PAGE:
Primary ALK-positive anaplastic large cell lymphoma of the breast: a case report and review of the literature.
ABSTRACT Non-Hodgkin lymphomas of the breast are uncommon, which represent less than 1% of all breast malignancies and predominantly are of B-cell origin.
In this report, a rare case of anaplastic lymphoma kinase (ALK)-positive anaplastic large T-cell lymphoma in the breast of a 16-year-old female without breast implant is described. The patient presented with a 3-month history of progressive right breast swelling and erythema. Clinically, inflammatory breast carcinoma was highly suspected. A tru-cut needle biopsy of the right breast demonstrated infiltration of tumoral cells around the breast lobules and soft tissue and also in angiolymphatic spaces. The immunohistochemical profile showed positivity for CD30 and ALK and confirmed the diagnosis of ALK-positive anaplastic large T-cell lymphoma of the breast.
Anaplastic large T-cell lymphoma of the breast is rare, and can clinically mimic inflammatory breast carcinoma in adolescence.
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ABSTRACT: There is a new concern about a possible association between anaplastic large cell lymphoma (ALCL) and breast implants. The purpose of this review was to identify and analyze all reported cases of ALCL occurring in patients with breast implants. Therefore, we reviewed all articles published concerning this subject between 1991 and 2011. We found 41 cases of ALCL. The mean age of the patients was 51 years old with an average of 108 months between the implantation and the diagnosis. Over 60 % of the reported cases were aesthetic augmentations. However, none of the published study managed to highlight a correlation between the prosthesis and this lymphoma. Therefore, we believe that for the moment, we can reassure our patients, but we must be aware of this association if a late seroma or a tumefaction occur on prosthesis. The surgical management seems to be essential for the diagnosis and the treatment, especially by the negative ALK and CD 30 expression of this lymphoma.Annales de Chirurgie Plastique Esthétique 02/2012; 57(1):1–8. DOI:10.1016/j.anplas.2011.11.007 · 0.59 Impact Factor
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ABSTRACT: OBJECTIVE: Anaplastic large cell lymphoma (ALCL) is a rare form of non-Hodgkin T-cell lymphoma potentially associated with silicone-shelled breast implants. The low incidence of ALCL has prevented establishment of causality. Many implantable devices are constructed with biomaterials similar to those used in breast prostheses. The purpose of this paper is to identify reports of ALCL in association with other types of implantable devices. METHODS: A literature review was conducted using PubMed to identify reports of non-Hodgkin lymphoma in association with various implantable devices. RESULTS: One case of ALCL was identified in association with a stainless steel internal fixation plate. Diffuse large B-cell lymphoma was widely reported in association with various implantable biomaterials and chronic inflammation. CONCLUSION: The neoplastic response associated with breast prostheses appears substantively different from other implantable devices. Physicians caring for patients with silicone elastomer-containing implants should have increased suspicion for implant-associated ALCL and report all pertinent cases in the literature.Annals of plastic surgery 05/2013; 73(4). DOI:10.1097/SAP.0b013e31827faff2 · 1.46 Impact Factor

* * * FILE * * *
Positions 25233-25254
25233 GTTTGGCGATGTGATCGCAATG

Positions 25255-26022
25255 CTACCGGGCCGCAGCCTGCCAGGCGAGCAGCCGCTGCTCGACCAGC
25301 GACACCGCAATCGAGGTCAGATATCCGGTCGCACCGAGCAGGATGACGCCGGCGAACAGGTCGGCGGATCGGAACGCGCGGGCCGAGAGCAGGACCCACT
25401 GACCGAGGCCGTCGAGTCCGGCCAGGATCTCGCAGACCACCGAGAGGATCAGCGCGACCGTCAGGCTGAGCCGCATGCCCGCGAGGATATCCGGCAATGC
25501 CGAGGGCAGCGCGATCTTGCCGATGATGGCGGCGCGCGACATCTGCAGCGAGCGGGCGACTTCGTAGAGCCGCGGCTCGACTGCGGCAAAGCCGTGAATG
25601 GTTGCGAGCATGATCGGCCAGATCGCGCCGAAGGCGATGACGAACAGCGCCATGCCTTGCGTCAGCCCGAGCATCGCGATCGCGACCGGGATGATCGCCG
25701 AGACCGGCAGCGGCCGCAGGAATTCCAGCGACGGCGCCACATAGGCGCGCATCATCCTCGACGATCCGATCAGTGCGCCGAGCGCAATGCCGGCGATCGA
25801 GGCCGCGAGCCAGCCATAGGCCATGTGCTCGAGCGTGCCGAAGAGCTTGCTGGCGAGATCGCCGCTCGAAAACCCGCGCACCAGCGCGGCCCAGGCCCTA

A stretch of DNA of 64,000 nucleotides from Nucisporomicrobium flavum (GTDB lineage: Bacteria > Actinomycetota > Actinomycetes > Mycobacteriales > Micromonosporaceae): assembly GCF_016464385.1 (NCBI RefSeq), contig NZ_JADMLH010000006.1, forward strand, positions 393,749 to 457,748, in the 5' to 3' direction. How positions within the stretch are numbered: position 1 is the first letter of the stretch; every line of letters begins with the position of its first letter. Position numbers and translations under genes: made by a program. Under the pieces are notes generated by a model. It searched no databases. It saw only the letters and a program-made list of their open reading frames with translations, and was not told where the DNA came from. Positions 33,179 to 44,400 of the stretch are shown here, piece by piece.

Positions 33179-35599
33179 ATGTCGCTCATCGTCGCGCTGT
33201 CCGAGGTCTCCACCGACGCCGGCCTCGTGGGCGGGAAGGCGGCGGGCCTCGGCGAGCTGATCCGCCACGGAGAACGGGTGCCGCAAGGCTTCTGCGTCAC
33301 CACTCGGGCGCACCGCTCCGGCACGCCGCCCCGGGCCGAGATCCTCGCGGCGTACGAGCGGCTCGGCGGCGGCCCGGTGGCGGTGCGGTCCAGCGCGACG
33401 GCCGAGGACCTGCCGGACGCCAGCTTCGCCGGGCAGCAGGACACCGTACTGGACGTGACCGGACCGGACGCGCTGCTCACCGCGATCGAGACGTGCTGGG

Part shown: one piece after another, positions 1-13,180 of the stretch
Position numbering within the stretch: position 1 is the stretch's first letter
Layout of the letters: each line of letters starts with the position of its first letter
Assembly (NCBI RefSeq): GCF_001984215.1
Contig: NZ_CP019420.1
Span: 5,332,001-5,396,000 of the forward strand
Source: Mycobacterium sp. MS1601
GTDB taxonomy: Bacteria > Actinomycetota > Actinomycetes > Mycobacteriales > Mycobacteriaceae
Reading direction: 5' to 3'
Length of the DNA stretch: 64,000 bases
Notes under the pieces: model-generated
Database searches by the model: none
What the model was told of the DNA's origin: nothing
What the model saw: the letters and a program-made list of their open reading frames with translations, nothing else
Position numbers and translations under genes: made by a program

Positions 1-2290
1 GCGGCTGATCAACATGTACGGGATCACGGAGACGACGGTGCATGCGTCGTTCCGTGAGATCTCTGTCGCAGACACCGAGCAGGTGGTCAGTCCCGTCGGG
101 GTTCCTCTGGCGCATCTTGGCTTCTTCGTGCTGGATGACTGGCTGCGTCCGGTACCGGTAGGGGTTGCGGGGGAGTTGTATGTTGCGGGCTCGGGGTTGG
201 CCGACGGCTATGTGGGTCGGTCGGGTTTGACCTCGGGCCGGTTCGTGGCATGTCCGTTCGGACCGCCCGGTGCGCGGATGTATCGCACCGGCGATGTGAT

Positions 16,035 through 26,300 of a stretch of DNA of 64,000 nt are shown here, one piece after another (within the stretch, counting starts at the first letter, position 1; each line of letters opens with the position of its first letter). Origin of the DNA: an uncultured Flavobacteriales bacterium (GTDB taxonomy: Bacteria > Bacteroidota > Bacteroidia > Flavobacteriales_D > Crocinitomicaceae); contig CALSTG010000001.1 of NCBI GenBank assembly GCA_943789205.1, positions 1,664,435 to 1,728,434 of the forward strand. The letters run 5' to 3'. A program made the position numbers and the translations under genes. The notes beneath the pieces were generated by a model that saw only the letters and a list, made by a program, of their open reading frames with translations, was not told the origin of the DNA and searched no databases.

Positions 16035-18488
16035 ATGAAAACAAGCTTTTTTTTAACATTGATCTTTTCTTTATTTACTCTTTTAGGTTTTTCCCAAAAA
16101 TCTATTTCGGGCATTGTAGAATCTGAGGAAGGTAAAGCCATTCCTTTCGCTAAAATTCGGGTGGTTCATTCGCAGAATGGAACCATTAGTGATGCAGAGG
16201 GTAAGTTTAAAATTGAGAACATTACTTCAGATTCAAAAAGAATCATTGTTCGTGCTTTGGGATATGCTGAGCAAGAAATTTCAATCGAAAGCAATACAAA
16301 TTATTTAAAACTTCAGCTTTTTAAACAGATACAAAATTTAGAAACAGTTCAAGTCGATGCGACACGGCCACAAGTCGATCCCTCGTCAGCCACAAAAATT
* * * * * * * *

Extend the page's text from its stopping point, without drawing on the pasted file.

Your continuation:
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ABSTRACT: Implant-related primary anaplastic large cell lymphoma (ALCL) of the breast is a rare clinical entity. With increasing attention being paid to this disease, most cases reported to date in the literature have demonstrated indolent clinical courses responsive to explantation, capsulectomy, chemotherapy, and/or radiotherapy. The authors describe a case of bilateral implant-related primary ALCL of the breast that proved refractory to both standard and aggressive interventions, ultimately resulting in patient death secondary to disease progression. The authors situate this case in the context of the current state of knowledge regarding implant-related primary ALCL of the breast and suggest that this entity is generally, but not universally, indolent in nature. CLINICAL QUESTION/LEVEL OF EVIDENCE: Risk, V.Plastic and Reconstructive Surgery 07/2011; 128(3):112e-118e. DOI:10.1097/PRS.0b013e318221db96 · 3.33 Impact Factor